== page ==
If 33% of all full-time employees were covered under the plan as of any date in the 12 months ending February 9, 2014, or 50% of all full-time employees were offered coverage during the last open enrollment period before February 9, 2014, no penalty will be assessed from January 1, 2015 to the first day of the 2015 plan year.
This transition relief permits employers sponsoring qualifying non-calendar year plans some additional time to get ready for compliance.
Sleeper Sewell: Can you briefly provide an overview of the play-or-pay rules that will apply to ALE’s?
Marathas: There are two potential penalties: the “no insurance” penalty and the “unaffordable insurance” penalty. Here are the general rules for 2015 and after:
An applicable large employer will be liable for the play-or-pay penalty if:
The no insurance penalty. The employer does not offer health coverage or offers coverage to fewer than 95% (70% for 2015) of its full-time employees and their children, and at least one of the full-time employees receives subsidized coverage on the exchange or marketplace; then the employer will be assessed a penalty equal to $2,000 multiplied by all of its full-time employees, reduced by the first 30 (this number is increased to 80 for 2015—see Q&A 7 below);
The unaffordable insurance penalty. The employer offers health coverage to all or at least 95% (70% for 2015—see Q&A 6 below) of its full-time employees (and their children), but the coverage offered is not deemed affordable by the federal government or does not reimburse insurance costs at an actuarial value equal to at least 60% (collectively “affordable coverage”) and at least one full-time employee who does not receive affordable coverage obtains subsidized coverage on the exchange or marketplace; the employer will be assessed a penalty of $3,000 per year multiplied by each full-time employee who obtained subsidized coverage on an exchange or marketplace.
The $2,000 or $3,000 penalties are non-deductible and they are assessed on a monthly basis (i.e., 1/12th of $2,000 or $3,000, as applicable, per month). The penalty is assessed on an EIN basis.
Sleeper Sewell: Can you explain how the Regulations relaxed the “95% rule”?
Marathas: To permit ALEs an opportunity to address coverage and other issues, the Regulations reduce the 95% rule to 70% for 2015 only.
This relaxation of the no-insurance percentage provides all employers subject to the play-or-pay rules breathing room in 2014 and 2015 to address coverage and certain employment practices, including independent contractor issues, which we can discuss in the future.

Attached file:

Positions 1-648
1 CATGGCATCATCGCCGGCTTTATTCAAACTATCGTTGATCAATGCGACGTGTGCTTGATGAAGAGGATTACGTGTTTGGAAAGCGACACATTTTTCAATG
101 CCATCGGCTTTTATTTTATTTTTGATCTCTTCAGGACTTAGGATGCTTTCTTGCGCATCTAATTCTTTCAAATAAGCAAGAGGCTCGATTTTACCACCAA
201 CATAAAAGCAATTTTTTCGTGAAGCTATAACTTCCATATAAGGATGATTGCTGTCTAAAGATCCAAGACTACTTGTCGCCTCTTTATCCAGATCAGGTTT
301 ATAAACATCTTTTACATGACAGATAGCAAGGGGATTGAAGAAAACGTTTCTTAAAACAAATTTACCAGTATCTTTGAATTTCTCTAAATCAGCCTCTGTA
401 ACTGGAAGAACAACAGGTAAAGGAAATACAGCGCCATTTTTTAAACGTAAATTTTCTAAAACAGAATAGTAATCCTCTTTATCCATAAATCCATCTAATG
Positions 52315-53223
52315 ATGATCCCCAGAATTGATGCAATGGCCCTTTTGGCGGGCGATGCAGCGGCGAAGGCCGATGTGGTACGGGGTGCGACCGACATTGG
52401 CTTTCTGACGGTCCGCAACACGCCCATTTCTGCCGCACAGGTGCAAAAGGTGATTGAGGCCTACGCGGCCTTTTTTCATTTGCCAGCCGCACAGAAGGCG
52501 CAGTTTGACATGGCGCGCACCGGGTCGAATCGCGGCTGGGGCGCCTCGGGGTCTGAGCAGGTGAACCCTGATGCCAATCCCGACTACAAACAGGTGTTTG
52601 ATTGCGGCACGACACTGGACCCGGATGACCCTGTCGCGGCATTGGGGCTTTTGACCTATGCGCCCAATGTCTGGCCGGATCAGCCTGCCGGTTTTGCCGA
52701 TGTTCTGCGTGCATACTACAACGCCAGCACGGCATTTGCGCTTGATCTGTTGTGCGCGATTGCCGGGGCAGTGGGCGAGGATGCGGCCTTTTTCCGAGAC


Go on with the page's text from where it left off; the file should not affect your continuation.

Sleeper Sewell: What do the Regulations say about the reduction in 30 rule?
Marathas: As noted above in question 5, the “reduction factor” for the no-insurance penalty is increased to 80 from 30 for 2015. (It will return to 30 in 2016.) This will mean that more “smaller” employers will avoid the no insurance penalty. This is significant. Consider this example:
Sara’s Crab Shop employs, on average, 133 FTE every month during 2014. Sara’s correctly assumes that because they had, on average, 100 or more FTE in 2014, they are subject to play-or-pay for 2015. But, only 79 of Sara’s employees are actual full-time employees. The remaining 54 FTE are part time employees.
If Sara’s fails to offer insurance and one of its full-time employees receives subsidized coverage on the exchange or marketplace, however, the penalty that will be assessed against Sara’s is ZERO. Why? Because the reduction factor (80 for 2015) exceeds Sara’s total number of full-time employees (79). As long as Sara’s continues to employ less than 80 full-time employees, they will not be subject to any play-or-pay penalties in 2015.
Note that when the reduction factor returns to 30 in 2016, Sara’s would be subjected to a penalty equal to $98,000 ((79 – 30) X $2,000).
Sleeper Sewell: How soon after a smaller employer becomes an ALE does the employer have to comply with the play-or-pay requirements?
Marathas: The Regulations provide a “grace period” for employers who newly determine that they are ALEs. In the first year in which an employer becomes an ALE, with respect to any full-time employee to whom the employer did not offer insurance coverage, the employer will not be assessed either the no-insurance or the no affordable insurance penalty for January, February and March of the first year in which the employer is an applicable large employer, as long as the full-time employee (and his or her children) is offered coverage (or affordable coverage) by April 1. If coverage is not offered by April 1, the appropriate penalty will apply for the first three months of the year.
Sleeper Sewell: Beginning with the first day of the first plan year starting on or after January 1, 2014, all employers must offer insurance coverage to eligible full-time employees within 90 days of their first being eligible. Some employers have “orientation periods” during which they and the employee evaluate whether the position is a good fit. Have the regulators addressed this?